Featured: Dominik Oepen, OpenPACE

07.05.2011 11:00
Anika Kehrer

Berlin based Dominik Oepen graduated with his Diploma thesis about "Authenticatin in the mobile web - usability of eID based authentication on NFC cellphones". He researched how the new German ID cards interact with mobile phones. The PhD student is one of two founders of the OpenPACE project, that builds upon OpenSSL and implements the PACE protocol (Password Authenticated Connection Establishment). It serves as a building block for additional projects.

Talk "FOSS im Umfeld des neuen Personalausweis" together with Frank Morgner, Friday, 13.05.2011, Room Berlin II, 3:00 - 4:00 p.m: Both opponents as well as supporters of the new German ID card (nPA), which is available since November 2011, profit from free supportive software, since they provide more transparency. The talk presents tools Humbold University, Berlin, Germany, implemented for application tests. The OpenPACE library implements basic cryptographic protocols. The authors implemented CLI tools like "npa-toll" on top of it. To Dominik's Talk

Backstage with Dominik

Dominik, how are you personally involved in OpenPACE? How come?

Frank and I are currently the only developers of OpenPACE. We founded the project in 2009, when we started to learn about the new German ID card (nPA). Our objective was to finde out more about the used cryptographic protocols and to develop a free implementation of them. We used OpenSSL as a basis for that. Earlier we published the result of our research in the context of a virtual smartcard architecture. I think it is important that other people profit from my work and are able to carry on what I started. Unfortunately that is not the default case in University.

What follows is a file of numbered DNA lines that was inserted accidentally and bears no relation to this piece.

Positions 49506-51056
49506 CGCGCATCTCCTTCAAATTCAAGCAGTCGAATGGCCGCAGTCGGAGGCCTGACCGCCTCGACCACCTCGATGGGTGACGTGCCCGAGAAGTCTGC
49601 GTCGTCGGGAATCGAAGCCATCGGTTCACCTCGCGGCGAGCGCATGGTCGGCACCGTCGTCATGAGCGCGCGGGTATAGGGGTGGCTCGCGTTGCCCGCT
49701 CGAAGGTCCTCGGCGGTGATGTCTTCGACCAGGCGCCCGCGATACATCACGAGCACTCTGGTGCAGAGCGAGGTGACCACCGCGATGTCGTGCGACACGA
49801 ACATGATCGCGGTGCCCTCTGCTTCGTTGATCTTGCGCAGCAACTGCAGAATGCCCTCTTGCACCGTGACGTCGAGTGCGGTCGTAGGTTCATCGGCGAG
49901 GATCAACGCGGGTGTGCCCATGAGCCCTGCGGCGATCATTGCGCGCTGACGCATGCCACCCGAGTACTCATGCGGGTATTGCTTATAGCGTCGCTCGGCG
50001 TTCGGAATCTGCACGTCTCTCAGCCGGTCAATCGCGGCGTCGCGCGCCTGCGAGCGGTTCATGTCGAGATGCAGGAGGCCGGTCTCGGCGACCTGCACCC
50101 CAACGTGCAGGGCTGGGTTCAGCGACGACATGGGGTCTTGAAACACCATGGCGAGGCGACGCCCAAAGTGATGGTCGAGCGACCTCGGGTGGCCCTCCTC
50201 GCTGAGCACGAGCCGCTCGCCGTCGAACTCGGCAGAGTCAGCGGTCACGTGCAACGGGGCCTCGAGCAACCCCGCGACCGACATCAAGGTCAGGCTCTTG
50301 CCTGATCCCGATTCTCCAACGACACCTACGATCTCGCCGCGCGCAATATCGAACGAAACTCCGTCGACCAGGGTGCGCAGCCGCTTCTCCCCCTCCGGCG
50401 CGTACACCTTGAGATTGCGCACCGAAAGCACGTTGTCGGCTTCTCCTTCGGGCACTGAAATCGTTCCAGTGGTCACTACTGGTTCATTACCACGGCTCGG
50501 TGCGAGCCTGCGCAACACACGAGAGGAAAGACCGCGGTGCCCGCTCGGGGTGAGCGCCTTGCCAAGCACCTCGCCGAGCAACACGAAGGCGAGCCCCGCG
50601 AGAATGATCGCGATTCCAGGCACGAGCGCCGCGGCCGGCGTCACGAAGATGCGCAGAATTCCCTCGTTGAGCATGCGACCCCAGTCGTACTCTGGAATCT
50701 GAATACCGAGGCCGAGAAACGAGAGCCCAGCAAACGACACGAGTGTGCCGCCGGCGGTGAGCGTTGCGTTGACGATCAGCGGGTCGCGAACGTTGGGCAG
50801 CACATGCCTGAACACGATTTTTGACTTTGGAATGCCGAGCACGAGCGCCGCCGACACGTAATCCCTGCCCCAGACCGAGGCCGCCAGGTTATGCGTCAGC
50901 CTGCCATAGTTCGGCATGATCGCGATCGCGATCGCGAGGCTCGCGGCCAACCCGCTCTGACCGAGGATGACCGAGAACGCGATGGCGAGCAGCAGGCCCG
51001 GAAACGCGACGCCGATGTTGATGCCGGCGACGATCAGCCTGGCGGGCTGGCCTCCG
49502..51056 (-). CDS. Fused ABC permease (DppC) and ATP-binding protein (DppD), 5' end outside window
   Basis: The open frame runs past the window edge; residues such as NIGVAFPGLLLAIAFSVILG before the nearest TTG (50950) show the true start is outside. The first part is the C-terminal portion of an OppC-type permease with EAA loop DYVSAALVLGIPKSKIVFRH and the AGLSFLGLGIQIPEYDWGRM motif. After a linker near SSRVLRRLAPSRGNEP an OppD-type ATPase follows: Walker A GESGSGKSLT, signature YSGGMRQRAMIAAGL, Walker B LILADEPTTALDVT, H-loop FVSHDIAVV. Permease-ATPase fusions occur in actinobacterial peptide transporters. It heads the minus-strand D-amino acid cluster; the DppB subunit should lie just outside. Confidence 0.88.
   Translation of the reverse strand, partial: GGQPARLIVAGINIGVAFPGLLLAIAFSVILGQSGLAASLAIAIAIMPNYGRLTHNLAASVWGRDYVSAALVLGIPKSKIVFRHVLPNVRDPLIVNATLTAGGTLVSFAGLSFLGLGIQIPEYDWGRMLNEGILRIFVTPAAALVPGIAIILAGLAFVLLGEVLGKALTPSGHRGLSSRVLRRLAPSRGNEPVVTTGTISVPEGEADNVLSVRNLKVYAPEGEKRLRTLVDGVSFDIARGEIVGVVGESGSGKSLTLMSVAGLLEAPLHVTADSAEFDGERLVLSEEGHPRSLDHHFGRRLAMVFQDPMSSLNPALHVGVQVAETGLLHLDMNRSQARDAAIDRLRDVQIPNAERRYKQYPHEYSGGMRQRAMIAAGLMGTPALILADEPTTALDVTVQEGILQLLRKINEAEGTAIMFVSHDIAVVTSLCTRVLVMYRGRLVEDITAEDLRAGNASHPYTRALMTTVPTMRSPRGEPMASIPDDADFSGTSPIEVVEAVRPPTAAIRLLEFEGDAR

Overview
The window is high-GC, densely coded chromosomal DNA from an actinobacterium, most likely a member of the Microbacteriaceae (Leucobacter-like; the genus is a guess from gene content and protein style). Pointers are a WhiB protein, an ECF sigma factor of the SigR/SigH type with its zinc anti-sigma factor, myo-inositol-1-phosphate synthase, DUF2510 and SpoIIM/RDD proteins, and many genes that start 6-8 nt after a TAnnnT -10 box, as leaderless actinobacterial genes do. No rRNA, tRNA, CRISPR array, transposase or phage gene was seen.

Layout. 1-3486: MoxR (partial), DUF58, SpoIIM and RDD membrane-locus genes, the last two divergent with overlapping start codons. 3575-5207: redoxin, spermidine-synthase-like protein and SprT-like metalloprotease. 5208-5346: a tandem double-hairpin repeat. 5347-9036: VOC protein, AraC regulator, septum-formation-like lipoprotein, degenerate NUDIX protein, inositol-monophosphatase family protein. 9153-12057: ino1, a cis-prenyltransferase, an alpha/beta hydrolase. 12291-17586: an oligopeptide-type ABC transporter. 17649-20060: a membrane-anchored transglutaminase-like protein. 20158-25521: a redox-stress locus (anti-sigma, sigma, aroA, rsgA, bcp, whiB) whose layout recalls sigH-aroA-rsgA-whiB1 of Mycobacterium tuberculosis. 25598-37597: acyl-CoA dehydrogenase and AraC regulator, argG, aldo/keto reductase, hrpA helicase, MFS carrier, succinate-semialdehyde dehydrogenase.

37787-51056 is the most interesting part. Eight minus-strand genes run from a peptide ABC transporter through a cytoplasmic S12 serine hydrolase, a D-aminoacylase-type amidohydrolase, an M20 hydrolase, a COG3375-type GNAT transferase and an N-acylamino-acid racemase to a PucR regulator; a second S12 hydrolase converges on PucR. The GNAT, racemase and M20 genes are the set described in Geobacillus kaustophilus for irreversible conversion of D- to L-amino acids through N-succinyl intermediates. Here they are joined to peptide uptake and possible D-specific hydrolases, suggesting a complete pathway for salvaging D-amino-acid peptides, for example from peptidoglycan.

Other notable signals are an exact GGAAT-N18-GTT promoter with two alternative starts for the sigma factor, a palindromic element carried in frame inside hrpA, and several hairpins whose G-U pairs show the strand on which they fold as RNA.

What is your impression of the sense for computer security issues of your fellow students at Humbold Universität Berlin?

There are all types: Many students are just annoyed by the security subject - they deal quite negligent with it. On the other hand we often experience a rush of students at lectures, eager to learn more about the subject. Those students use already a lot of security software like encryption of email or hard drives.

You are working as a tutor at the institute for Computer Science, Dept. System Architcture at HU Berlin. To envisage that, how does a typical day in our life look like?

I am PhD student at the Graduiertenkolleg METRIK. Currently I use most of my time scanning through and reading recent research papers about the subject. I am required to to prepare the mandatory reports in academia. I also help to prepare materials for seminars and lectures. Unfortunately I can't spend as much time on OpenPACE as I'd like to, thus I do most of the development in my spare time.

What made you to sumbit a proposal for a talk at LinuxTag 2011?

I hope to inspire other users to deal with the new ID card, to challenge its technology and to develop tools for it. When the electronic passport was released, quite a few projects like OpenMRTD or JMRTD existed to analyse its features. They made some very insightful discoveries about its security measures. There are currently not many free projects for the nPA. I hope that will change in the future. OpenPACE is the building block for that.

Dominik's Data Sheet

Place of living: Berlin

Age: 27

Favourite programming language(s): C and Python

Favourite FOSS operating system flavour(s): I like to check out different distros and don't believe in the one-and-only operating system. Currently I use Ubuntu, but consider to change to Arch Linux.

My day is perfect, if ... ... I learn something new, am able to apply it successfully, and open up a beer with friends at the end of the day.

Someone from the non-tech world asks me, what the hell is this FOSS stuff all about. My answer in three sentences: FOSS is for Free and Open Source Software. Its source code is available and everybody is free to use, distribute, and change it. FOSS allows users to find out about how it works, to adapt it to personal needs and to pass the modifications to others. The success of the free operating system Linux proves the potential of this model in an impressive way.

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